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Senior Staff Writer

Mozilla’s bug tracking portal compromised, reused passwords to blame

Sep 04, 20152 mins
Data BreachIT LeadershipMozilla

Attacker used compromised Bugzilla account to obtain details on Firefox flaws

In a blog post on Friday, Mozilla said that someone compromised an account on Bugzilla and used that access to obtain security-sensitive information and used it to attack Firefox users.

Mozilla says that the user who had their Bugzilla account compromised reused that password on other domains.

“The account that the attacker broke into was shut down shortly after Mozilla discovered that it had been compromised. We believe that the attacker used information from Bugzilla to exploit the vulnerability we patched on August 6.

“We have no indication that any other information obtained by the attacker has been used against Firefox users. The version of Firefox released on August 27 fixed all of the vulnerabilities that the attacker learned about and could have used to harm Firefox users,” Mozilla wrote.

In an FAQ on the incident, Mozilla says that information uncovered by their internal investigation suggests that the compromised Bugzilla user used their account password on multiple websites.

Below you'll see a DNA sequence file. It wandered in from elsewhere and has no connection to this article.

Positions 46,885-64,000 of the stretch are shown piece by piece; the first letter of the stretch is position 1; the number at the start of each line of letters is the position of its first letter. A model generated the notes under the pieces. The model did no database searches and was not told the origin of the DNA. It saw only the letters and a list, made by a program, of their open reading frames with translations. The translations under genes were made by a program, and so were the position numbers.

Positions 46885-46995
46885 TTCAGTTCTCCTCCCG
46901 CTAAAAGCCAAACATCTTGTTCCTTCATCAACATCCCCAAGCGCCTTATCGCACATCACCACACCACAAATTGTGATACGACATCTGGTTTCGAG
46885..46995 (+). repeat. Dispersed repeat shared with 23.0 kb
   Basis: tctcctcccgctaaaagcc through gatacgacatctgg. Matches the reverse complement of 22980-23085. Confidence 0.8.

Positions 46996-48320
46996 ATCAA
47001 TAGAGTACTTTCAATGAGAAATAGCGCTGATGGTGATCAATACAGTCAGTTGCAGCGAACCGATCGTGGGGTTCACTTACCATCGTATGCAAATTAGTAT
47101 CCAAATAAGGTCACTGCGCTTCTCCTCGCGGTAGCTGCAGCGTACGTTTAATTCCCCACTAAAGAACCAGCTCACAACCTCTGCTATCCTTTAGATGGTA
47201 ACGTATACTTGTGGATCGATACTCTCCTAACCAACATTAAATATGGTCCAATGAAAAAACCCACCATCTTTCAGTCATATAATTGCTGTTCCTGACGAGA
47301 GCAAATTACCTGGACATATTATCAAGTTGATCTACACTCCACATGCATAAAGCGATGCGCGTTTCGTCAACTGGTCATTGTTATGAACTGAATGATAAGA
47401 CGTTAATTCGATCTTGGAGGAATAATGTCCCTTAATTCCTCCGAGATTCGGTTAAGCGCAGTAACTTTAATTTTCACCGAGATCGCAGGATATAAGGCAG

As it turns out, that shared password was leaked during an unrelated data breach and used to target Mozilla’s bug tracker.

The earliest confirmed instance of the attacker’s access to Bugzilla dates back to September 2014, but some indicators show September 2013, Mozilla said.

“We are updating Bugzilla’s security practices to reduce the risk of future attacks of this type. As an immediate first step, all users with access to security-sensitive information have been required to change their passwords and use two-factor authentication.

“We are reducing the number of users with privileged access and limiting what each privileged user can do. In other words, we are making it harder for an attacker to break in, providing fewer opportunities to break in, and reducing the amount of information an attacker can get by breaking in,” Mozilla’s post continued.